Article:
Mayor, council escalate discord over cars

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A divided Pittsburgh City Council set its wallet on fire yesterday, and some members accused Mayor Luke Ravenstahl of supplying the match. By day's end, the flames of council-mayor discord threatened to spread throughout city government.

The spark was legislation by Councilman Ricky Burgess to compel the mayor to halve the number of officials who take city vehicles home -- a measure that mirrors the city's four-year-old Act 47 recovery plan, but is viewed by the administration as micromanagement. That set off chain reactions in which council eliminated its own mileage reimbursements, erupted over legislation to cut staff salaries and considered embarking on a rewrite of the $424 million budget.

Councilman Bruce Kraus said Mr. Ravenstahl was behind the escalation in tensions, pointing to a "threat" he said occurred last week at a fund-raiser.

"[The mayor's] exact words were, 'We're coming after you. Try working on $60-plus-thousand dollars a year in your council salary budgets,'" Mr. Kraus said. "And I said, 'If you feel that best serves the interests of the city of Pittsburgh, to cripple City Council, have at it.'"

Mr. Ravenstahl confirmed the conversation, but not the tone.

"It certainly wasn't a threat, and to suggest that it was I think is unfortunate," he said. "If they feel that Act 47 is a binding document, then they, themselves, should live by that. ... Don't throw stones when you live in a glass house, and that's what they've been doing."

The blowup followed six weeks of spats over the permitting of billboards, the Urban Redevelopment Authority's budgeting practices and the 58 employees who can take home city cars. Council has sought codified practices, while the administration has argued for flexibility.

The take-home-car reduction passed 5-3, with Jim Motznik, Darlene Harris and Tonya Payne voting no. Dan Deasy abstained. Mr. Ravenstahl has 10 days to let it become law or veto it, and it takes six votes to override a veto. The mayor said he has made no decision.

Mr. Motznik, a mayoral ally, then proposed legislation to strip $150,000 from what he called council "slush funds" and steer it to public safety uses, plus cut council staff spending from $82,872 per district office to $65,000, with those savings going to police. He said Finance Director Scott Kunka helped him write it. "If we're going to live up to what [Act] 47 says, by the book, here's a good opportunity to do so," Mr. Motznik said.

Most members spread their staff allocation among three or four aides. The allocation has dropped from $99,445 in 2004 but has never reached the $65,000 in the plan.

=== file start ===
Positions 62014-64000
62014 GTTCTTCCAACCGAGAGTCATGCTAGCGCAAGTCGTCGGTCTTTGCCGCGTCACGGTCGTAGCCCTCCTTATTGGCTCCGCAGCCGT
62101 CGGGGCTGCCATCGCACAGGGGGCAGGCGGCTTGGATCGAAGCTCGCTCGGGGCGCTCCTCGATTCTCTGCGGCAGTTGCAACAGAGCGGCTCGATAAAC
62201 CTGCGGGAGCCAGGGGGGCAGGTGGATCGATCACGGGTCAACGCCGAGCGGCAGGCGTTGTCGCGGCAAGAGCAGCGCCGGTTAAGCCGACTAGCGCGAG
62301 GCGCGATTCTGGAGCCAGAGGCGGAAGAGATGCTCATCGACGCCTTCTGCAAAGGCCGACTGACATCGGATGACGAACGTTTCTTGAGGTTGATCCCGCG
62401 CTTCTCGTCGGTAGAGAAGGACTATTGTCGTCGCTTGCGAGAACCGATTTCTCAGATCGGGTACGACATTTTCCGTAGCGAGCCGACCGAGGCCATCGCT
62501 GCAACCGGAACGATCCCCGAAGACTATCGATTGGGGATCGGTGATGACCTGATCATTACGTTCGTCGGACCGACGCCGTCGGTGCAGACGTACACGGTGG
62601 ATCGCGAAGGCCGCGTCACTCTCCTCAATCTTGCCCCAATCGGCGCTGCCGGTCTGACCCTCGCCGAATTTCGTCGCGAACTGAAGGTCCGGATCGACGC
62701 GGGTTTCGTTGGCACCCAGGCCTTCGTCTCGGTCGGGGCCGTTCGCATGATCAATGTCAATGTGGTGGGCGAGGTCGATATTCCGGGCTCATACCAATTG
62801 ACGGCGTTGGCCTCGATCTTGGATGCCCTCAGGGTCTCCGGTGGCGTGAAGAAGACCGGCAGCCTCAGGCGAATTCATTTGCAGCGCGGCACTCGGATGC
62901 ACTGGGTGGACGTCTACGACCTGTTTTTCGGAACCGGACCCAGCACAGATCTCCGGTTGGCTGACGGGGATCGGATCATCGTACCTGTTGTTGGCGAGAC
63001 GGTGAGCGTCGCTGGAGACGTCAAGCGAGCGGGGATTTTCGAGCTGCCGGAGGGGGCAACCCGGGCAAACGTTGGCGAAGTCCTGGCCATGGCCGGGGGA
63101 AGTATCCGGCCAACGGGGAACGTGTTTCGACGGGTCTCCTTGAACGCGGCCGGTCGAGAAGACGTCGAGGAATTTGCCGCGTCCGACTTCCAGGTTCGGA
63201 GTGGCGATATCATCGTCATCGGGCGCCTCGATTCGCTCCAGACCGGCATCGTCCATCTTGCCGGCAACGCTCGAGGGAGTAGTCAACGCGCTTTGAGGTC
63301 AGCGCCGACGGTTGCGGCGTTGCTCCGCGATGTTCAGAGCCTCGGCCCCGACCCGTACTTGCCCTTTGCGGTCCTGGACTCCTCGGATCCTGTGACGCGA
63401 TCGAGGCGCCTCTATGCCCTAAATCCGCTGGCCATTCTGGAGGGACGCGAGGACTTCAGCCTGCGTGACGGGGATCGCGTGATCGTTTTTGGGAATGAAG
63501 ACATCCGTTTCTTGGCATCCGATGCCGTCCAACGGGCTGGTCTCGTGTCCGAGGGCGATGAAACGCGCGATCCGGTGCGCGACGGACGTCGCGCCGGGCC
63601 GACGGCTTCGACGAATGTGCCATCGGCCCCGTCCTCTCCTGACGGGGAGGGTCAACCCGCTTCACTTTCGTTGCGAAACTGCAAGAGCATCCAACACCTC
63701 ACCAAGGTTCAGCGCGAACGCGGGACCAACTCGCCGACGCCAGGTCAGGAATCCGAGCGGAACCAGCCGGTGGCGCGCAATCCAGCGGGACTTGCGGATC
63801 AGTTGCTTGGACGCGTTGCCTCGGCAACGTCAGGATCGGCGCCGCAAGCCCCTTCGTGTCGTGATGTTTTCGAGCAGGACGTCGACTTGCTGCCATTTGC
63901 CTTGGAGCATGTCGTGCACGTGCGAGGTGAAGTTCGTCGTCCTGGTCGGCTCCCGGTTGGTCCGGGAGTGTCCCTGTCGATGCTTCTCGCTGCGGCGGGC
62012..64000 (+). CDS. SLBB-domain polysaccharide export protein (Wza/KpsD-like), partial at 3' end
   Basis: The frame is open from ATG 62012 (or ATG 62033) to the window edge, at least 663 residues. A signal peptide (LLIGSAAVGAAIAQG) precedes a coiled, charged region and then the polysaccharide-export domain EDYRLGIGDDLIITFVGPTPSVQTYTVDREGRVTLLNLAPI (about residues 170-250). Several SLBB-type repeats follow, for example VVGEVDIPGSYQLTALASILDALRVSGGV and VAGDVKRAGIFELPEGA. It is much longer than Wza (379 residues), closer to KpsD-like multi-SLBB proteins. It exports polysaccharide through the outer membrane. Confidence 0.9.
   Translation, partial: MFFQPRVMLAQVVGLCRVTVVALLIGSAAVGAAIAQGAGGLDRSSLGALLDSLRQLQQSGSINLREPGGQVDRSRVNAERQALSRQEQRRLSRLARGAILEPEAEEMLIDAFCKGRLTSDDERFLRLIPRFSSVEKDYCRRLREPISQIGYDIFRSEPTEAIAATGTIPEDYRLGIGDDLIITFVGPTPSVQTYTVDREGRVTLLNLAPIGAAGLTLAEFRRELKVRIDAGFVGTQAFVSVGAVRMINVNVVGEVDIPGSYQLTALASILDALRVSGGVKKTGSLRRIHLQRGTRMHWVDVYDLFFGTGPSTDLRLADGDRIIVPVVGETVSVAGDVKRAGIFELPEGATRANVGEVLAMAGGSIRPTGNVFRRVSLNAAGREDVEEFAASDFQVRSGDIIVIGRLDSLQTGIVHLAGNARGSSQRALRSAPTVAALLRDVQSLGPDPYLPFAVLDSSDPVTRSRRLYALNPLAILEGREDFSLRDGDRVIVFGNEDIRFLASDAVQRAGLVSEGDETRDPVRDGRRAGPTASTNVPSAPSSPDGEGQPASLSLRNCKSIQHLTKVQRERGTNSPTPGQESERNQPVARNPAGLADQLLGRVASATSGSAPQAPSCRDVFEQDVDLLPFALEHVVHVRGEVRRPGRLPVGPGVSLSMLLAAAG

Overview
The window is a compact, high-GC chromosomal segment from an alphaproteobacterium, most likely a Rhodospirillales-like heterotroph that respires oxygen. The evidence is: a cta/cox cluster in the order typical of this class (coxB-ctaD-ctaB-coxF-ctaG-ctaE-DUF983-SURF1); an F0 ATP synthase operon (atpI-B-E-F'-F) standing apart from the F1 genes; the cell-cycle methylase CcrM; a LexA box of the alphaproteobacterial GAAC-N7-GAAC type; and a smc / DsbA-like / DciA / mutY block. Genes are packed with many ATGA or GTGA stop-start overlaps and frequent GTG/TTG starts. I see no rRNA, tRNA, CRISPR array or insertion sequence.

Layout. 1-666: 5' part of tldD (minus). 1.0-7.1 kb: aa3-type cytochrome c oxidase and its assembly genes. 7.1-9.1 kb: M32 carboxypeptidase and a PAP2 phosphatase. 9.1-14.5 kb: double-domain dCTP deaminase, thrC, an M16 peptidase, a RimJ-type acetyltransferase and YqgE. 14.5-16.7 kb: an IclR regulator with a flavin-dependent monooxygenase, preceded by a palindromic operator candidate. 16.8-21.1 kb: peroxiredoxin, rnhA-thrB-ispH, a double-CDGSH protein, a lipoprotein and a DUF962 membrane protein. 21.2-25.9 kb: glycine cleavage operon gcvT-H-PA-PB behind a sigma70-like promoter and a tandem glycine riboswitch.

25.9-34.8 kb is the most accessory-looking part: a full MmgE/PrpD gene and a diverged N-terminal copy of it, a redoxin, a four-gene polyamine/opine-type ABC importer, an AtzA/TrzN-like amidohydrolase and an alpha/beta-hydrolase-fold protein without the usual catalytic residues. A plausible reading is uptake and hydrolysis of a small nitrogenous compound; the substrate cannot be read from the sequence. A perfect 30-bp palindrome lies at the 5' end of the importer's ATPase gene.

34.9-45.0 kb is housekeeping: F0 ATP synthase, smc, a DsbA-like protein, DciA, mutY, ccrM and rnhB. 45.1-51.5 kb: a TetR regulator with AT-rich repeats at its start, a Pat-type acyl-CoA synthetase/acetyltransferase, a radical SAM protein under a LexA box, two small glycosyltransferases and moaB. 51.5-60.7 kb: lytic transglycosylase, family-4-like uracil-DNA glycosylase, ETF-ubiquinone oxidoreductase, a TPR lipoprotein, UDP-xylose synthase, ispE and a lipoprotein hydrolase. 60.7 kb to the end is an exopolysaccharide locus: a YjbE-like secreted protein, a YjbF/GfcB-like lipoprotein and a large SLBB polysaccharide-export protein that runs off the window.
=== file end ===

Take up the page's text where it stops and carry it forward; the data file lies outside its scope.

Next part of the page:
"It seems that my actions to take away the perks of the highest-paid people in the administration have now caused us to receive a firestorm of retaliation," said Mr. Burgess. "Mr. Motznik has become an instrument of brutality to this council and to this city."

"It's not an attempt to punish anyone," Mr. Motznik countered. "Reality is that if you're going to live by the sword, you're probably going to have to deal with both sides of the sword."

Council President Doug Shields said Mr. Motznik's proposed staff salary cuts would require a reopening of the entire budget. That would open up the mayor's office and departments of public works and public safety to adjustments controlled by a council majority seemingly upset at the administration.

The city charter allows budget amendments this far into the year only with "the approval of the mayor." Mr. Ravenstahl said he opposed a reopening.

The sword hit council pockets with a vote on legislation lifting monthly mileage reimbursement caps to $378.75. Mr. Deasy amended it to bar elected officials from getting any reimbursements. Last year all council members received reimbursements, mostly at the cap of $150 a month, but this year some members including Mr. Motznik and Mr. Burgess have not requested it.

Councilman William Peduto's mileage reimbursement showed he reported 400 miles per month in business mileage in both January and February, then submitted detailed logs showing 322.7 miles in the first month, and 415.1 in the second. The logs included trips from home to the office, which the city code says should not be reimbursed.

He got a $150 reimbursement for each month.

Mr. Peduto said council members have customarily gotten reimbursement for home-to-office travel, and that he and Mr. Shields tried to limit council spending in 2006 but were thwarted by Mr. Motznik and Mr. Ravenstahl. He said logs have never been required, but he put his together after Mr. Motznik demanded them from all members on Monday. "This is a setup," Mr. Peduto said.

Likely coming at today's council meeting: a critique of Mr. Motznik's spending, including an $80 bill for coffee service on this week's invoice list.

"I don't think this solves any problem," Ms. Harris said during the debate on mileage reimbursement. "I think it's ridiculous. ... All this is is child's play, and I wish somehow, some way, we could get back to the business of this city."


Rich Lord can be reached at rlord@post-gazette.com or 412-263-1542.


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